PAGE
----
I completely understand that police services are one of the community pillars. What services could an existing, mature police department offer the residents of Lake Lotawana, that we may struggle to offer on our own?

1) Detective and investigative services
2) Specialized response teams
3) Larger police force that ensures consistent 24 x 7 coverage
4) Deeper experience responding to serious situations
5) Enhanced reporting and crime trend analysis
6) Increased training
7) Technology, including mobile data terminals
8) Accreditation through CALEA (Commission on Accreditation for Law Enforcement Agencies)
9) Equipment and vehicles
10) Reduced overhead costs
11) Broader risk profile for insurance purposes

To be perfectly honest, cost-sharing with a larger organization makes financial sense. The City would have access to all the benefits of a full service police department, with a cost structure we can afford and is predictable.

So, what about Lotawana culture? Our essence? We all agree that Lake Lotawana is a special place. How do we maintain our unique community, while increasing and expanding the service levels?

This is where the Board of Aldermen asked us to focus as we continue discussions.

On Tuesday, January 3, 2017 we officially announced that we are in serious discussions with the City of Blue Springs, Missouri to establish a cost-sharing police services relationship.

I know many of you probably have a great number of questions for how this will work.
What will happen to our current team members?
Would we have police cars that say Lake Lotawana?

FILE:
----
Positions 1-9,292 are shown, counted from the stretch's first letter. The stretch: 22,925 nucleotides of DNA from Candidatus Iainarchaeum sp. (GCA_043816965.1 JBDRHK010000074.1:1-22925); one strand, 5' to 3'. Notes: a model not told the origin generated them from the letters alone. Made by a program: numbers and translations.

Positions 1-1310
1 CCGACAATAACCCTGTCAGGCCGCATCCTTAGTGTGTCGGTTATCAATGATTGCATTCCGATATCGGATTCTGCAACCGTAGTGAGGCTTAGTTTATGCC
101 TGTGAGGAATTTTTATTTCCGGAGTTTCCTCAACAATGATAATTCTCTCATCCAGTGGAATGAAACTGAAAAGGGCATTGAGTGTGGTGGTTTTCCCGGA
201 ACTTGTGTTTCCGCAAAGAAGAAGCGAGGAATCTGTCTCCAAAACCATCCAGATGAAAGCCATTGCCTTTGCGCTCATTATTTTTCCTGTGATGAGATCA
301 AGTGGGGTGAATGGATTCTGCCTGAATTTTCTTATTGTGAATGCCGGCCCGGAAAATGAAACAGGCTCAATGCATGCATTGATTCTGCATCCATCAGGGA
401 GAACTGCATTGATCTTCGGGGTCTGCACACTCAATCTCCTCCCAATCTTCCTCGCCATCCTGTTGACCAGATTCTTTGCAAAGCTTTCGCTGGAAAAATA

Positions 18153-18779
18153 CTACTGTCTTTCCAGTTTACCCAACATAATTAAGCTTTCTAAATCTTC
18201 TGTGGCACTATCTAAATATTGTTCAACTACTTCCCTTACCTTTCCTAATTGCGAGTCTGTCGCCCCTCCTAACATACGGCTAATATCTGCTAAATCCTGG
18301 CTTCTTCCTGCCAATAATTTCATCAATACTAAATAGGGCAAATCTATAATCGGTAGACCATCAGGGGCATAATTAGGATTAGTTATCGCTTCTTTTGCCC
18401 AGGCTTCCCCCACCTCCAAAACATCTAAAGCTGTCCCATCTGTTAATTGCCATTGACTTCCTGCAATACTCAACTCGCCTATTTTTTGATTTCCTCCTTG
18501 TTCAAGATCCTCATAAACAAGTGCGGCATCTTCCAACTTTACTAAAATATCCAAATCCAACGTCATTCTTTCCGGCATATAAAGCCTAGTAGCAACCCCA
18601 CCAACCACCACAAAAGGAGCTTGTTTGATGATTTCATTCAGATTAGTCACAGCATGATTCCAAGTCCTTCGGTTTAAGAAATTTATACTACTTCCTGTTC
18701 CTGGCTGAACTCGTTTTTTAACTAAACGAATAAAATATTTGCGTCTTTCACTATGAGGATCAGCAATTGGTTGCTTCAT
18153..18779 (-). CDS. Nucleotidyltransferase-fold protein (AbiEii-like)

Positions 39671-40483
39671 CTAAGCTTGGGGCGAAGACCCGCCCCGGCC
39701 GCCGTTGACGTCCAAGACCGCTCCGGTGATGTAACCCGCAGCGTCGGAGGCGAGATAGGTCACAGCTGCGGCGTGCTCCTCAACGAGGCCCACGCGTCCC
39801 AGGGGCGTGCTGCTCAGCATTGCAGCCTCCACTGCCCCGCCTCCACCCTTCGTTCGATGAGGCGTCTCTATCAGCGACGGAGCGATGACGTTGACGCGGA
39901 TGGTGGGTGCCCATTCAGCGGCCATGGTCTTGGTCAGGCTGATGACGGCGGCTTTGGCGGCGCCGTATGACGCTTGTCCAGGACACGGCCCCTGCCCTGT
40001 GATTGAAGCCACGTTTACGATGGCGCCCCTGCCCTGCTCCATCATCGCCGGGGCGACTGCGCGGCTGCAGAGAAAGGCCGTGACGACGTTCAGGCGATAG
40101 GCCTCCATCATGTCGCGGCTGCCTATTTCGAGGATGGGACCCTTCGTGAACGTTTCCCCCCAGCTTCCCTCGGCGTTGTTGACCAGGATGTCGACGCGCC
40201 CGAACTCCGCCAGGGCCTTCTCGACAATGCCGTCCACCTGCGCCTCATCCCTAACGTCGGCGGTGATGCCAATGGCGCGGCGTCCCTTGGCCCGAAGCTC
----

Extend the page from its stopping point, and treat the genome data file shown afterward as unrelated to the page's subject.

Will our partner have a station close to Lake Lotawana?
Would we maintain a Lake Lotawana Municipal Court, City Prosecutor and Municipal Judge?
Would we have the ability to set the policing strategy for our community?

To answer those questions, the City will be hosting an Open House on Tuesday, January 17th, before the Board of Aldermen meeting, from 5-7 pm. I will also have open office hours every Tuesday morning from 8 to 10 AM to answer questions. You can always send me an email. We may not have all of the answers yet. We have a few months to work through the details of the relationship. We will also do our best to keep our website updated with new information as it becomes available. I would anticipate our website will have Frequently Asked Questions and other important information as the process develops.

If all goes well, we anticipate having the first reading of a contract between our two cities at our Board of Alderman Work Session on February 7th, and a final reading for the contract at the regular Board of Alderman meeting on February 20th.

If you have an interest in learning more, please drop me a note, stop by the Open House, attend one of the February Board meetings, or stop in during my office hours.

As always, if you have a topic you would like me to discuss, please drop me a note.

Scott Miles, Mayor
City of Lake Lotawana